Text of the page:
The failure by governments to warn industry about the risks of combustible cladding, even though they knew the widely-used material was combustible would do little to make them pay for cladding rectification, the country’s peak industry body for strata managers said on Tuesday.
Revelations this week that state and territory building regulators discussed concerns about aluminium composite panels raised by fire authorities and did not pass on any indication to their industries that the materials would not meet building code combustibility tests were unlikely to prompt governments to foot the bill for the growing list of buildings requiring rectification, said Alisha Fisher, the chief executive of SCA Australasia.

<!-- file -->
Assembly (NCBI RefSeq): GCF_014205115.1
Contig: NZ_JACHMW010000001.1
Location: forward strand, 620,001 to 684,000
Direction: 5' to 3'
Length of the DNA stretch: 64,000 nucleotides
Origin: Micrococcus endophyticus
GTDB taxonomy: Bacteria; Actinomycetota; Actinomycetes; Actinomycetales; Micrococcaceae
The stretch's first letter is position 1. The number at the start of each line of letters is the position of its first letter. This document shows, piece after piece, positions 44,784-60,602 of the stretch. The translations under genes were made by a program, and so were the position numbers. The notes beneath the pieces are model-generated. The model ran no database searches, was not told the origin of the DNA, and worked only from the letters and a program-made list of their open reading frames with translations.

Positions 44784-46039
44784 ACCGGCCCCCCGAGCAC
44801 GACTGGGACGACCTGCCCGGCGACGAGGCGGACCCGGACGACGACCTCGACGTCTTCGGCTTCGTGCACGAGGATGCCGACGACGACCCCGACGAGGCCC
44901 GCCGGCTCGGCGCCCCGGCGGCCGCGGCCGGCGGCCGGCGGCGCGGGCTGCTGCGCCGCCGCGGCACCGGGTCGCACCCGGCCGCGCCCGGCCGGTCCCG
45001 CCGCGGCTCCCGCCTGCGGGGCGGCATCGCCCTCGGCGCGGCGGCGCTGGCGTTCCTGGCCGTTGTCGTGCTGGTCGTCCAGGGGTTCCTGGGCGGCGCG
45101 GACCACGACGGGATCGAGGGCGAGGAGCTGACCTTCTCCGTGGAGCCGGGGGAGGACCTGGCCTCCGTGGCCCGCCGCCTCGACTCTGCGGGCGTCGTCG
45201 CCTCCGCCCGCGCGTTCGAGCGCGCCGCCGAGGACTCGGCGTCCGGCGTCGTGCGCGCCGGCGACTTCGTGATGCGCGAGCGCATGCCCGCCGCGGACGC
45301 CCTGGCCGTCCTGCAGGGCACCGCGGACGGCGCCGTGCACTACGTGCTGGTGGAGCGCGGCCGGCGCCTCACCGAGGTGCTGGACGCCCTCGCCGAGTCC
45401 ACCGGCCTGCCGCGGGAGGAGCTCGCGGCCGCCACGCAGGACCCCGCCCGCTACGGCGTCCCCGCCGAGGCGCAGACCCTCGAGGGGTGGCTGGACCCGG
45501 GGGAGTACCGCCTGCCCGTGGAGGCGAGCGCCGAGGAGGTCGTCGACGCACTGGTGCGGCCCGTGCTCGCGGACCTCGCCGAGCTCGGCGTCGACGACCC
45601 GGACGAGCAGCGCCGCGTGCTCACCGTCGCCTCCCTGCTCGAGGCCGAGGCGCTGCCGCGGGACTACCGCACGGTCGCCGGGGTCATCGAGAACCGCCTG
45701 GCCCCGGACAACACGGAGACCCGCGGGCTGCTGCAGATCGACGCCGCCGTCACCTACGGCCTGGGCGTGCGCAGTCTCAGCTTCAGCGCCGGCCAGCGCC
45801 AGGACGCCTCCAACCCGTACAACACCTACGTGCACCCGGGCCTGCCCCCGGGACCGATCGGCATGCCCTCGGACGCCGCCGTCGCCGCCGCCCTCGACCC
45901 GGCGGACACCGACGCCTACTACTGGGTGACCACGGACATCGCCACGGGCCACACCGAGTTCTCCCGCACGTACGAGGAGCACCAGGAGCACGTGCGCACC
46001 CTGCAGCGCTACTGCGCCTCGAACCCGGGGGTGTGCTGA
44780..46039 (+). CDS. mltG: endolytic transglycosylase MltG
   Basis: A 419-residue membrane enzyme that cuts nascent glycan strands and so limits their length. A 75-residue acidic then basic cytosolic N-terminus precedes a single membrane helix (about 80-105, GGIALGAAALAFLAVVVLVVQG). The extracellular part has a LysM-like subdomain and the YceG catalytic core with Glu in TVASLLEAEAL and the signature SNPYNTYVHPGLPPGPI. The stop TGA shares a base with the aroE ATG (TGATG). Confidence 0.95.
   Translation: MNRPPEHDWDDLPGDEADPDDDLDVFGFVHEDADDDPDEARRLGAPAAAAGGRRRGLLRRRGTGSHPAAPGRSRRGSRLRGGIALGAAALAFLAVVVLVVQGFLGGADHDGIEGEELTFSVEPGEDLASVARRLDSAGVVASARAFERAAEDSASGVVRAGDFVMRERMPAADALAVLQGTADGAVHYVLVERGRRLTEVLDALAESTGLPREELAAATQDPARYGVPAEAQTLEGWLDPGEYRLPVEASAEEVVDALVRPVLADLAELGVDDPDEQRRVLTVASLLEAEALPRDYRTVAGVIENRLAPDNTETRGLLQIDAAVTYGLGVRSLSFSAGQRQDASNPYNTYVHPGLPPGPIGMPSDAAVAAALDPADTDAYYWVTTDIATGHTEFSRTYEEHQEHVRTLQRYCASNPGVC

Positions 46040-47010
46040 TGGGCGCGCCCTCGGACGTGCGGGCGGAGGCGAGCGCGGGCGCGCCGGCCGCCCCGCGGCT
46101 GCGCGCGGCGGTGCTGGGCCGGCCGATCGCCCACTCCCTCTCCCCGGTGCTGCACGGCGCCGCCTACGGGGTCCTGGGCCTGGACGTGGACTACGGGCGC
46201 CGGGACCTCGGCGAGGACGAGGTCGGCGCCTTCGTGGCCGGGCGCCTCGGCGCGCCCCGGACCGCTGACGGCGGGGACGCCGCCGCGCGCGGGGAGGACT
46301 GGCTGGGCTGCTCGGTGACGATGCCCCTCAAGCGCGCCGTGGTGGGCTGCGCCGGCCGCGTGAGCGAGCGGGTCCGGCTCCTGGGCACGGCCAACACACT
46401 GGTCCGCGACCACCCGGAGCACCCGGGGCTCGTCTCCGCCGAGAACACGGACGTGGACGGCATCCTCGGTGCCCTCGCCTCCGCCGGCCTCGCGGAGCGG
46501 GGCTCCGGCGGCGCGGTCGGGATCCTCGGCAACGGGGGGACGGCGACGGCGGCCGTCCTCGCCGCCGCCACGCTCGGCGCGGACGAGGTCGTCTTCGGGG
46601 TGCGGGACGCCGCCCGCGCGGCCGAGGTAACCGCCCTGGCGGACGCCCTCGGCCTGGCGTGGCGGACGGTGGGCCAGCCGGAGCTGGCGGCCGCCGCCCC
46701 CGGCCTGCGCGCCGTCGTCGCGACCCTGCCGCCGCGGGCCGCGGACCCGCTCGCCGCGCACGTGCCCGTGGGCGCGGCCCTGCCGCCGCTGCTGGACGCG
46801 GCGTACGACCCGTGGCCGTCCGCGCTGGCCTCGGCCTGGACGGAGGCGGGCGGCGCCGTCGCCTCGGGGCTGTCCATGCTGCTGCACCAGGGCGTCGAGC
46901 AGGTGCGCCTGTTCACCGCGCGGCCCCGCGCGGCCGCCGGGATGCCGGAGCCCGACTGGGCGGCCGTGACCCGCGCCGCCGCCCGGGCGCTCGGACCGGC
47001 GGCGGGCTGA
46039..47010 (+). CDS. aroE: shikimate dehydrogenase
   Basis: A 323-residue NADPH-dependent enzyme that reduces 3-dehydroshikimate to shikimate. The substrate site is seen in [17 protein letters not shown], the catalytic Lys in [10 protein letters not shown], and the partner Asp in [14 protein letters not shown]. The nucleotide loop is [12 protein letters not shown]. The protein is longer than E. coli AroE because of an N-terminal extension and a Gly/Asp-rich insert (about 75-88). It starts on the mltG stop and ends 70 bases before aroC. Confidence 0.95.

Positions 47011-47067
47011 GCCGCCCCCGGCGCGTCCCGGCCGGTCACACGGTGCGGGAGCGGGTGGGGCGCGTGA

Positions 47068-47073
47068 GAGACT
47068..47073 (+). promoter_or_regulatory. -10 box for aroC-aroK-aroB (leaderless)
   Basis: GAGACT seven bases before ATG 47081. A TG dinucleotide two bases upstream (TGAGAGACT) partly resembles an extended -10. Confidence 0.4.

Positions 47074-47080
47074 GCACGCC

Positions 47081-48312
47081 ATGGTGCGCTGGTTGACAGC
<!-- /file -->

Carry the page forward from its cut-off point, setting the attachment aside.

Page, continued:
“They definitely are to blame in some way, but there’s no way you’re going to get government paying,” Ms Fisher said.
“They’re going to be staying away, even from the discussion of any compensation. The challenge is there are so many properties that are affected. We’re not talking 10. We’re talking thousands across every state. If they put up their hand and pay for one they’re going to be paying for all of them.”
Rectification costs will reach many millions of dollars – recladding the 21-storey Lacrosse tower in Melbourne alone will cost about $5.6 million – are making apartments unsaleable and sending insurance premiums soaring for strata groups and any construction industry company requiring professional indemnity cover…
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